Did you hear about last Monday's "National Day of Action to Reclaim the Promise of Public Education?"
Maybe not. Despite a media blitz from the American Federation of
Teachers and the National Education Association, despite allocations of
$1.2 million of teachers' union dues, despite organized protests in 90
cities across the country, this event had little impact.
For New Jersey, the more meaningful signal was sent by the AFT's
decision to hold its "Day of Action" in Newark. (Pennsylvanians headed
over to Gov. Corbett's Philly office on Broad Street.)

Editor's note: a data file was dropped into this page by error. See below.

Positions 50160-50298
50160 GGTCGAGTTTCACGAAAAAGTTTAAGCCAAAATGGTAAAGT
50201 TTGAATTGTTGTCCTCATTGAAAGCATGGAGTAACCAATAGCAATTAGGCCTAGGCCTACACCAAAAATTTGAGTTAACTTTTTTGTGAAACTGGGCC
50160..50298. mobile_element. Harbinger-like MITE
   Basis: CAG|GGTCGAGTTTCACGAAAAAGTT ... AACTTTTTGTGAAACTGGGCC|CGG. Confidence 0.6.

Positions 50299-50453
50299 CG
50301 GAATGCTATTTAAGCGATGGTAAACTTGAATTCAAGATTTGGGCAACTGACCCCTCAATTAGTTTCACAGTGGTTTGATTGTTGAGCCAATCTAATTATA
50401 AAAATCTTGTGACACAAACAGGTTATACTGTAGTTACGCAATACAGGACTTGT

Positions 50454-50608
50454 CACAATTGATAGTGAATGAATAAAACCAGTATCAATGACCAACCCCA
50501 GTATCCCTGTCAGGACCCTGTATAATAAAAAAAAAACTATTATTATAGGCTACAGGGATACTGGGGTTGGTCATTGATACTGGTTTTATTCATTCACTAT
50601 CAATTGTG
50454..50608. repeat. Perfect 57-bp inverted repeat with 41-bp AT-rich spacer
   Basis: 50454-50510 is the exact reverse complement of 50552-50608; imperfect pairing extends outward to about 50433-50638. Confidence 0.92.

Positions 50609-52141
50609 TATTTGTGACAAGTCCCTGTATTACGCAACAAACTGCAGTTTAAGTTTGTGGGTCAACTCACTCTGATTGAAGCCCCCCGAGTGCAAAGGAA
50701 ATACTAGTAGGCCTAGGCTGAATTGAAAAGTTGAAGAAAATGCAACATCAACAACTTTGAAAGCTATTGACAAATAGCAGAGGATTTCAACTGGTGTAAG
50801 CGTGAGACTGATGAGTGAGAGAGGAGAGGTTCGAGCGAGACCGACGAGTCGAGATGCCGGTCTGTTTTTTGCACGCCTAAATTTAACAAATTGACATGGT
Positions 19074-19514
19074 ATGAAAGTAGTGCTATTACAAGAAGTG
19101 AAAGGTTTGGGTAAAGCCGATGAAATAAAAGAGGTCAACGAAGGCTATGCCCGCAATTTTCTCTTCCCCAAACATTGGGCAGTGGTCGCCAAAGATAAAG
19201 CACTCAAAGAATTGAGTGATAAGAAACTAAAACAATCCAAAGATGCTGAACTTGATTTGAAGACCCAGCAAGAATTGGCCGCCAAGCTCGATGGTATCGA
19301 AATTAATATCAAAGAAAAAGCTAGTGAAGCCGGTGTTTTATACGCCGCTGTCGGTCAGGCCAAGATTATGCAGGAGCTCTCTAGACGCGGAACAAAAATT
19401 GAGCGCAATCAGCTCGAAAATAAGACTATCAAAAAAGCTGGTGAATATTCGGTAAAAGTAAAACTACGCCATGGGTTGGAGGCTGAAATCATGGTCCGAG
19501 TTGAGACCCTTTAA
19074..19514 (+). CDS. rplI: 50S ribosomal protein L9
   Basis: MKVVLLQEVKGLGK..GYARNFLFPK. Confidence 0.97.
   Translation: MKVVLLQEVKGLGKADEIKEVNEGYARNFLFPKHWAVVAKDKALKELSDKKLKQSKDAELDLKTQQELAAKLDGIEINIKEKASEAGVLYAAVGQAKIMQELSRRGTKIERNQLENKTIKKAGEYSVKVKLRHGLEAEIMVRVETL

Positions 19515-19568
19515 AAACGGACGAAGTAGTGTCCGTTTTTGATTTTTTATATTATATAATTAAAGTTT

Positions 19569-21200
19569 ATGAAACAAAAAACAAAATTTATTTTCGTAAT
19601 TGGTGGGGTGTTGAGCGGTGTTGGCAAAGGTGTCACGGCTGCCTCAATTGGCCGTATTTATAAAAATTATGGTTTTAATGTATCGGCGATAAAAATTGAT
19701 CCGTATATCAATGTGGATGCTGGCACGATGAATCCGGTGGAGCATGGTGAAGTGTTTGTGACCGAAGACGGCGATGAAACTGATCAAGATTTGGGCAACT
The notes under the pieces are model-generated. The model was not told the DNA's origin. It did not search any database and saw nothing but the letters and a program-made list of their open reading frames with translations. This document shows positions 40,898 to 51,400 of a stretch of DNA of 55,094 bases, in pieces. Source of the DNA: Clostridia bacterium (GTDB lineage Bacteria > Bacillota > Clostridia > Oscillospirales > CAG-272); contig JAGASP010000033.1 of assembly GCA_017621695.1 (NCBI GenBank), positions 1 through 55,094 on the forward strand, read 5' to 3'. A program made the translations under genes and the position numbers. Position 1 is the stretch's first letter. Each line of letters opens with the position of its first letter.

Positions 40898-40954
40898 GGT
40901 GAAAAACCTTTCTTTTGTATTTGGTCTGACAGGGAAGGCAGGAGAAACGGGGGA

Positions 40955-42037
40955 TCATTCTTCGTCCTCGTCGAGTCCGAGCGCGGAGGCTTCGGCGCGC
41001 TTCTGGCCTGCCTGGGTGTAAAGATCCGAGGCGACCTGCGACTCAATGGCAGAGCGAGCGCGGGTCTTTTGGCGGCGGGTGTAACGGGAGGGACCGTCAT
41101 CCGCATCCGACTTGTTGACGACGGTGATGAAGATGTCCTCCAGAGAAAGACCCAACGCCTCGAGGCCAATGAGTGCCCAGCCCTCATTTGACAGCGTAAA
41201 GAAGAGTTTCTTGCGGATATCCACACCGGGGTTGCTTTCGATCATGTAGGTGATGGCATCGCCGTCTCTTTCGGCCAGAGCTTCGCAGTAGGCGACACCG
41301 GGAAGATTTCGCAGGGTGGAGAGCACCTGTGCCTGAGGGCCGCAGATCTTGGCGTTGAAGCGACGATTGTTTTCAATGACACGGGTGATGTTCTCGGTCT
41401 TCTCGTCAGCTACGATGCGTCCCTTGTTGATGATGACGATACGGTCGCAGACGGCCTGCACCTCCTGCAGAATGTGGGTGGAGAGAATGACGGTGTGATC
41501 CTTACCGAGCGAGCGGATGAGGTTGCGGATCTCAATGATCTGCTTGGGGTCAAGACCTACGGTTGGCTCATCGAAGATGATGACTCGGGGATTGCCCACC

Newark, after all, is the heart of N.J. education reform territory
and boasts the state's most progressive teacher contract (signed last
year with great acclaim), an extensive and successful cadre of charter
schools that educates one in four public school students, and a
superintendent whose latest initiative embraces parental empowerment
through a universal enrollment plan. Some of that progress is at stake
as Newark residents get ready to pick a replacement for Senator Cory
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